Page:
Inside the old Burbank switchboard facility that Cartoon Network calls home, the “Mazeway to Heaven” climbs up the inside of a six-story stairwell. It creeps past the floor where Adventure Time's artists plot quests for Finn and Jake and the one where the teams behind Steven Universe and Regular Show bring their own quirky characters to life. The maze-mural's thick, cloudlike curves peek from behind exposed pipes and spread out onto landings. It scales to heights that can only be reached with the help of scaffolding, and winds to a finish near a door that leads to the rooftop patio where studio employees meet for lunch, drawing sessions and the occasional talent show.

Ian Anderson is the Glendale-based artist behind the mind-boggling work. In the hours before the official unveiling of the project, he notices remnants of the blue tape he posted when trying to solve the maze himself. Even though Anderson is its creator, it took him a few hours to navigate the complicated tangle of pathways.

It's not an easy maze. There are some dead ends, like the ones you may have encountered on the pages of activity books as a kid. More likely, though, you'll end up running in circles. Anderson says he likes it that way: “You don't really know that you're lost.”

Credit: Lucien Marcs

Credit: Lucien Marcs

The piece is so large that Anderson recently submitted it to the Guinness Book of World Records for recognition in the hand-drawn maze category. Unfortunately, it didn't meet the criteria, which stipulated that mazes had to be created on canvas or paper and that the paths had to be much more narrow than the ones Anderson made with an acrylic paint marker. He plans to submit again for a new category.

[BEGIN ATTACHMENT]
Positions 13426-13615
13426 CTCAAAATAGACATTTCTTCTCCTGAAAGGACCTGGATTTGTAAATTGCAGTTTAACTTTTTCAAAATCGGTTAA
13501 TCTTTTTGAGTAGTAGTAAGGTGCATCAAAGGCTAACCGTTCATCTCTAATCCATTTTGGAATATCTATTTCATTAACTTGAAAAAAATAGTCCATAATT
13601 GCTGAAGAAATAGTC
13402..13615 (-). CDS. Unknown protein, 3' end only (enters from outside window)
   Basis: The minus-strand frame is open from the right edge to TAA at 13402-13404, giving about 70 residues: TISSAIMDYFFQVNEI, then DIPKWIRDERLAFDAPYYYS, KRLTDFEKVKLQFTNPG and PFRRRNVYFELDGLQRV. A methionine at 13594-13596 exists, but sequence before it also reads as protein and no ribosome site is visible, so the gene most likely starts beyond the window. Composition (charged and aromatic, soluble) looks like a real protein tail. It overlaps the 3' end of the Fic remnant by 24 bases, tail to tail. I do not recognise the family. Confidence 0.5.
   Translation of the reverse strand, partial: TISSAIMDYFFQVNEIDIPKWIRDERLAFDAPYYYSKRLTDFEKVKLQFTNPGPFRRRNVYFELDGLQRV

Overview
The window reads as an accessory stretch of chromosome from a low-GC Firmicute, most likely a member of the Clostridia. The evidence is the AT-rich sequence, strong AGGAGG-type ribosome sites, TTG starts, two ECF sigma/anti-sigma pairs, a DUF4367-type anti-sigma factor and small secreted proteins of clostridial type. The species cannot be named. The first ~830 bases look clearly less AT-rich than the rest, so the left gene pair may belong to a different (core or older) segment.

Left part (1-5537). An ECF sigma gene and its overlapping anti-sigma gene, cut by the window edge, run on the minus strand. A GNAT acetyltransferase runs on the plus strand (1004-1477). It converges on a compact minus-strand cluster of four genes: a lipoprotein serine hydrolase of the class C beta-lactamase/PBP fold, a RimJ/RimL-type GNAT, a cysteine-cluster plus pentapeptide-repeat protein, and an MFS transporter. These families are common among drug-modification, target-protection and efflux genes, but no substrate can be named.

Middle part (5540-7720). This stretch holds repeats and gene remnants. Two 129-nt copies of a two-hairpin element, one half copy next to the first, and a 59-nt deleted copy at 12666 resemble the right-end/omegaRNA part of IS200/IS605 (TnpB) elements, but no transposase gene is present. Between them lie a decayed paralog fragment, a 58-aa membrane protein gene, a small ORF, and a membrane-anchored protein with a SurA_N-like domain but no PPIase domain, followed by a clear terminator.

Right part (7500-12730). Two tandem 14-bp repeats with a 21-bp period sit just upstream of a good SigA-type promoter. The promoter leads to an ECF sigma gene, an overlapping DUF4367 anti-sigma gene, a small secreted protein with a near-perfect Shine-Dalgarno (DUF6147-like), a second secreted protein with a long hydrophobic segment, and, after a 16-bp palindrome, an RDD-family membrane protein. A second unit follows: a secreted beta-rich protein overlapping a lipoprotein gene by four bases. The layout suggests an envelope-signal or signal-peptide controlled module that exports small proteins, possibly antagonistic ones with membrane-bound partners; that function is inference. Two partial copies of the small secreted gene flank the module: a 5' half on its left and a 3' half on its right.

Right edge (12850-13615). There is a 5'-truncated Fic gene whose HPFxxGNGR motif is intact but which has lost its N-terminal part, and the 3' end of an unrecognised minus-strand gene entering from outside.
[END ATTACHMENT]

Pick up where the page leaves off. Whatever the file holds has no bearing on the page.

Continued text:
With a ski cap pulled over his longish hair, Anderson looks younger than his 24 years. He's new to the professional art game. A part-time animation teacher and former bassist for local band Kan Wakan, Anderson only began pursuing his visual-arts career a year and a half ago. While the Cartoon Network project marks both his first mural and his first art show, Anderson has been making mazes for a long time.

Born in the Philippines, Anderson moved to Southern California with his mother when he was 10. He started drawing mazes as a very young child — maybe age 4 or 5, he estimates — because his mom wouldn't let him play video games. As an adult, his love of creating mazes is central to his work.

A smattering of Anderson's art is on display in a gallery off of Cartoon Network's library. There's a pair of Vans covered in multiple mazes that he drew with Sharpies. The ink is long-lasting, he says, pulling out a 3-year-old pair of sneakers covered in tiny cartoon characters as an example. The shoes are worn, but the drawings still pop.

He decorated a bike with a maze, too. It's propped up inside the gallery and is still, technically, a work in progress. Anderson plans to cover the whole thing — “even the grip tape” — with mazes.

Then there's “Very Difficult Maze,” a piece that was commissioned by Cartoon Network's chief content officer, Rob Sorcher, and essentially launched this whole project. Its lines are so fine that, from a distance, it looks like some kind of swarm. “I don't expect anybody to solve this,” Anderson says. “But, if you want to solve it, then I feel bad for you.”

Credit: Lucien Marcs

Credit: Lucien Marcs

Beyond the mazes, he draws intricate patterns, such as large clusters of vines that seem to crawl across shoes and up paper. He adorns his work with tiny cartoon characters, original creations that often reveal influences ranging from The Simpsons to anime. He'll repeat characters, like a Grim Reaper, throughout the works. He also adds small blocks of words to pieces, not as messages but because he likes the way the letters look.